Café Botanica used black tepary beans, but I used a summer squash from the Tucson CSA. I had never heard of Tromboncino before this year, and we love the taste and its trombone shapes! As a mature, winter squash, it resembles its relative the butternut. Even as a baby, it is slightly yellow on the inside with tender skin and really nice flavor. I sautéed it with onion, salt and pepper.

Next fry the tortillas in a little bit of oil until beautiful brown and fragrant.

Fry eggs over medium, or to taste. These eggs were from a friend of a friend. The deep color of the yolk is due to the hen’s diet and I bet these birds eat plenty of fresh greenery and insects.

Assemble the dish: tortilla, squash, egg. You could melt some cheese over the tortilla if you want.

Finally, top with the Mole Dulce and I’itoi onion tops. My new favorite.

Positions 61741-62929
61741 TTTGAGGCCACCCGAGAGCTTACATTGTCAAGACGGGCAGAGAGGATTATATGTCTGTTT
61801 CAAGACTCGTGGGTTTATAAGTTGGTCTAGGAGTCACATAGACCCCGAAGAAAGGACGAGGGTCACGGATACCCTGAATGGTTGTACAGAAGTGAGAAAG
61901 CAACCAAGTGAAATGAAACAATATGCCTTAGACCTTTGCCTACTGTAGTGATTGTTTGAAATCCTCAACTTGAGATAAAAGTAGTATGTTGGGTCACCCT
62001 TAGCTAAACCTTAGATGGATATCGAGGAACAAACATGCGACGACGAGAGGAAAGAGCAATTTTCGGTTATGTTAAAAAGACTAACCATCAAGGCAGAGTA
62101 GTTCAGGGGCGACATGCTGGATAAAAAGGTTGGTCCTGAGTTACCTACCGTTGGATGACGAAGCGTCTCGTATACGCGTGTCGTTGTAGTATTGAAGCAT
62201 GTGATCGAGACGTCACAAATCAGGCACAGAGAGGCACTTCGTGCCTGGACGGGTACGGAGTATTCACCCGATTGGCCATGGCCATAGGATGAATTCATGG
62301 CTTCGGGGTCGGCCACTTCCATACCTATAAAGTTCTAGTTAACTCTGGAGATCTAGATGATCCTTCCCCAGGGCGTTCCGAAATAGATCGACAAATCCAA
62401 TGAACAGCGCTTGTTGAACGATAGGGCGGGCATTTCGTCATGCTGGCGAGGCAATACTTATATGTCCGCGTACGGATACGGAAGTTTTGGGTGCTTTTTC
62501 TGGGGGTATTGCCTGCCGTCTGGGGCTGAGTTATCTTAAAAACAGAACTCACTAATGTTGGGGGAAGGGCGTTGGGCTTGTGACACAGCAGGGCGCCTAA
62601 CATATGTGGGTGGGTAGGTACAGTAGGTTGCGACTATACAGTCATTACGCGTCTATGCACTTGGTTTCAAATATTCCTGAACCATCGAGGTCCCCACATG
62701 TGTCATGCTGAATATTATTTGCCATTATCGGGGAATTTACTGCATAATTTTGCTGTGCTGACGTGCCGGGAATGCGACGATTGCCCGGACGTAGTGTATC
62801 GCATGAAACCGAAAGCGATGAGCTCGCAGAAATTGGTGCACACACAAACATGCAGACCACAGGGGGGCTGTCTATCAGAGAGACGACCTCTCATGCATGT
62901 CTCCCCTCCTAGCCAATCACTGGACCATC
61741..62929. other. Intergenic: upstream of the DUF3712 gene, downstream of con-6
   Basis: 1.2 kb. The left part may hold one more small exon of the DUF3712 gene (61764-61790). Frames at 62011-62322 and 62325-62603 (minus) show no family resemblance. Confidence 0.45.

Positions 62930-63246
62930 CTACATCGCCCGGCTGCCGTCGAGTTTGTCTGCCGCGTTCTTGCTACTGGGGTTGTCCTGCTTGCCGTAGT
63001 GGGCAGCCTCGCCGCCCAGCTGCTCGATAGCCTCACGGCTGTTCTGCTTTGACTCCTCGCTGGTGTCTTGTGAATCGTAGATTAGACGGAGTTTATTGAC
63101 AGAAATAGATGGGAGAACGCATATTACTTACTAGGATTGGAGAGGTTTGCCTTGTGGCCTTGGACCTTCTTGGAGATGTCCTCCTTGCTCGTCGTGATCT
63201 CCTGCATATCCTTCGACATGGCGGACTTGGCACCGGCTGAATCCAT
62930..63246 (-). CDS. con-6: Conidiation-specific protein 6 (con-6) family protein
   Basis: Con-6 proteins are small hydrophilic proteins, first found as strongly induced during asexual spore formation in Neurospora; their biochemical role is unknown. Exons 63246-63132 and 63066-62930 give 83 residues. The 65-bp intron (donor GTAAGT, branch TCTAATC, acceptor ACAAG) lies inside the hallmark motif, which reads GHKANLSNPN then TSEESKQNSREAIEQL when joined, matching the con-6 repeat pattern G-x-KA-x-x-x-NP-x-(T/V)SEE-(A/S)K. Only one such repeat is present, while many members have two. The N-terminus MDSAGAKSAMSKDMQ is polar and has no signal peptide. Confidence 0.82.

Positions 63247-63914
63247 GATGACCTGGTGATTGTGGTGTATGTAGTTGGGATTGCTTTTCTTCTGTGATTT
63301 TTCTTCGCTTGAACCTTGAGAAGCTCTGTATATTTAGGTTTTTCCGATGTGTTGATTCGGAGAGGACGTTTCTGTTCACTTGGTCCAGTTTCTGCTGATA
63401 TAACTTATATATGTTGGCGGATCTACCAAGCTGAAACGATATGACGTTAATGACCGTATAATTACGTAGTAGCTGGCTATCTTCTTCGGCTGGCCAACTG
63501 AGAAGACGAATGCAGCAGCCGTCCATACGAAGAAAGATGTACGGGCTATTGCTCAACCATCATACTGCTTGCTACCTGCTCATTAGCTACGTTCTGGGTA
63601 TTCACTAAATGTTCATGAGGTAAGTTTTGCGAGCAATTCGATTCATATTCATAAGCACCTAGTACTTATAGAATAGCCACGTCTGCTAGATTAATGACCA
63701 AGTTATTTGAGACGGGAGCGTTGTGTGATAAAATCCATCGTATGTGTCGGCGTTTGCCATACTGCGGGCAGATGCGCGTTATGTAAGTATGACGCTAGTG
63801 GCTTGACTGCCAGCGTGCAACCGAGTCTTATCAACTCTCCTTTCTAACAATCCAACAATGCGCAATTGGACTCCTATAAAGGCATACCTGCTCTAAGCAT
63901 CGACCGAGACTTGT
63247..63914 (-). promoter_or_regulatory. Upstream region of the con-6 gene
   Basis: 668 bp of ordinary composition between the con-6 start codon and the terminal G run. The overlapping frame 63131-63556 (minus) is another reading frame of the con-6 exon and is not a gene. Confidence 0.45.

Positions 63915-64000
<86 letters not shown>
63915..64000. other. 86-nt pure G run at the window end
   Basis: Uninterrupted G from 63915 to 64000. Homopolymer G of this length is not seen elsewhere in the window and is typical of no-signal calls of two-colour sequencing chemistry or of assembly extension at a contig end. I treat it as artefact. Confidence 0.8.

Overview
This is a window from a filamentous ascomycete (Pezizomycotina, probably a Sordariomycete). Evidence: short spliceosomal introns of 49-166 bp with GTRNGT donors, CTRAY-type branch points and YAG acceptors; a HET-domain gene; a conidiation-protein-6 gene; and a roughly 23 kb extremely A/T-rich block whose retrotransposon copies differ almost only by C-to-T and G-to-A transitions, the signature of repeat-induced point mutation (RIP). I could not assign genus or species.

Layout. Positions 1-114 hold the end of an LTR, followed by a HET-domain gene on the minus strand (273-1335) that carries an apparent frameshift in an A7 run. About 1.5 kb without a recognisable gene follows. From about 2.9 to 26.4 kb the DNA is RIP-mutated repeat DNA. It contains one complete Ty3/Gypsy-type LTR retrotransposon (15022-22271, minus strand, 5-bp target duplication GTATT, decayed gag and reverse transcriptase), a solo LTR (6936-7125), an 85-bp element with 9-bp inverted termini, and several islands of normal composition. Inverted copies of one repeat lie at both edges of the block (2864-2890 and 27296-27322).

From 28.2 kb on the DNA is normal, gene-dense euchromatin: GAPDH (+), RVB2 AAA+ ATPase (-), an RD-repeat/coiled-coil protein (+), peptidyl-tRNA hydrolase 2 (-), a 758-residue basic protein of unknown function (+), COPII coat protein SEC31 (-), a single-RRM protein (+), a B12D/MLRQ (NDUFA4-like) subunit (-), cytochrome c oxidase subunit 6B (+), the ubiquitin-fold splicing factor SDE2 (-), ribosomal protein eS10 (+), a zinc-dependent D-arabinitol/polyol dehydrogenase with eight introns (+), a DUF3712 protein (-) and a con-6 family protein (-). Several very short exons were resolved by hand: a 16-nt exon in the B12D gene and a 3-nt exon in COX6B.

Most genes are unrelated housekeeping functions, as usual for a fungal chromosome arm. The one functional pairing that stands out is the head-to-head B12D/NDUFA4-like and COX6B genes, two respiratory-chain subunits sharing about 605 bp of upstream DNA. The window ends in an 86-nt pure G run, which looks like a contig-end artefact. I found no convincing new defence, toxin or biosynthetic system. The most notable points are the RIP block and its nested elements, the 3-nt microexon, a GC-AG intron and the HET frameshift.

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Categories: Cooking, Mexican Food, Sonoran herb, Sonoran Native, Southwest Food | Tags: , , , , , , , , , , , , , , , , , , , | Leave a comment

Fu Yung with Local Veggies

 

 

 

 

 

 

 

 

 

 

No matter how beautiful local veggies are, dreaming up something new and exciting to make with the same characters over and over again can be a challenge. Amy here with my latest attempt to use beautiful Tucson CSA napa cabbage (Sleeping Frog Farm) and summer squash (Crooked Sky Farm). And what to do when you have only ONE tiny ear of sweet corn? I also had ripe serrano chiles from a friend and a handful of blanched tender Foothills Palo Verde seeds. See Martha’s post for more on desert legumes.

This week’s inspiration came from my mom, who remembered the Fu Yung we used to make in our family Chinese feasts. Aunts, uncles and cousins would cook all day to make complicated meals from many world cuisines. I’ve been attempting recipes in this book since I was in high school. Following and diverting from this and a handful of other recipes is how I learned to cook.

I also had lots of eggs from watching the neighbor’s chickens. Perfect!